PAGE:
Tip: A general rule of thumb is that the brightest lighting should be the most distant.
Grazing is a technique which essentially points straight up, usually from six to 18 inches away from its subject. It is used most often to highlight the texture of stone, stucco or brick walls. On the other hand, washing employs a broader flood that is set back farther and directed at the wall, creating an even, less textured effect.
Path & Step Lighting
Path lighting is a much smaller version of downlighting. This popular fixture treatment displays streams of light along walkways, steps and beds. Be careful not to overuse path lights; less is more. While it is important to light steps and walkways, remember that not all walkways will be used at night.
Another way to light stairs is via step lights. They can be built-in during the creation of walls and stairs or surfacemounted after construction. These types of light can be more productive if they are placed on cheek walls (walls adjacent to stairwells) rather than in the risers of steps. For surface-mounted fixtures, consider using deck lights similar to those mounted on the posts of wooden decks.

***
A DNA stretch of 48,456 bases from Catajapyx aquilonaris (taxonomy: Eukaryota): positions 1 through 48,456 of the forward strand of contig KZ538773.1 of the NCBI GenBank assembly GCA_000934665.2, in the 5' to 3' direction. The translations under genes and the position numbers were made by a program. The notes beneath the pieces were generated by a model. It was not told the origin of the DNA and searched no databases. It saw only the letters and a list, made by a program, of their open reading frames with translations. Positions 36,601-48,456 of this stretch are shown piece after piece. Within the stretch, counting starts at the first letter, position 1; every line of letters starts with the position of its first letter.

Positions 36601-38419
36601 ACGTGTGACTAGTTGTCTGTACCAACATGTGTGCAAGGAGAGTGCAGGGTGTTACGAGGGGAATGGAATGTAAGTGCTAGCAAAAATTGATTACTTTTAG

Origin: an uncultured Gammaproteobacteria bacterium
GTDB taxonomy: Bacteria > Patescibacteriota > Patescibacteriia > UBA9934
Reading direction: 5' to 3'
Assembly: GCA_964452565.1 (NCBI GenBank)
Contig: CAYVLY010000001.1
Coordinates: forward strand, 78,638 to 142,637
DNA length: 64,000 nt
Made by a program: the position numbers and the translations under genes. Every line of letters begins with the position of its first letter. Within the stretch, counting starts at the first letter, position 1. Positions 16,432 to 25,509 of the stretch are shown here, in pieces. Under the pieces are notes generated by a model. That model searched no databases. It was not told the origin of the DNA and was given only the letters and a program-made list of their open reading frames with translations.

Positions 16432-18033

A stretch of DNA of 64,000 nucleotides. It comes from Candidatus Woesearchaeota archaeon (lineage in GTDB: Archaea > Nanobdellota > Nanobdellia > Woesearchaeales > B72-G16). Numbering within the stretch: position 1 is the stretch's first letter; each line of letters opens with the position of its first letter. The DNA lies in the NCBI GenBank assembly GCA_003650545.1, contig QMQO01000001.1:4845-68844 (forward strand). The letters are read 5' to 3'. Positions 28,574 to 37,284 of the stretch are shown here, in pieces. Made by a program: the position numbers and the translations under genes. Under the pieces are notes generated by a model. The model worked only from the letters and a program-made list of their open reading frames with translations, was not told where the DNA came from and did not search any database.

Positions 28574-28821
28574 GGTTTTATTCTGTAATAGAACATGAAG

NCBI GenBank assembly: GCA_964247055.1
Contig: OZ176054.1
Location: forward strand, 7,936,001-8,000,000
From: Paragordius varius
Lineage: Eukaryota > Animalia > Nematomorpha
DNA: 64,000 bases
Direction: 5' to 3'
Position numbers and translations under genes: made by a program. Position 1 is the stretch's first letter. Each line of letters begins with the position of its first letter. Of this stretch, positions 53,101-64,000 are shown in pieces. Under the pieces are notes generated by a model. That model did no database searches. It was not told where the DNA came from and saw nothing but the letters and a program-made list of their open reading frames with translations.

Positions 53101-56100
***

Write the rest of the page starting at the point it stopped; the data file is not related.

Other Lighting Effects
Lighting a variety of visual destinations gives the poolscape more aesthetic appeal. Enhancing sculptural trees, a secluded gazebo or a striking waterfall or fountain with a touch of light offers a compelling view. It is best to capture water features in motion.
If there is a walkway not used at night, lighting it can create a mysterious visual effect. When highlighting flowers, be aware that landscape lighting can result in a largely black and white effect, muting most brilliant colors.
When choosing additional elements of interest, be careful of composition. Too many small objects may make a scene appear busy. Likewise, too many different sizes can throw it out of proportion and affect other objects in view. Light and darkness need to be balanced.
The bottom line? Proceed with caution. If everything is lit, then essentially nothing is lit!
Photo courtesy of Aquatic Technology Pool & Spa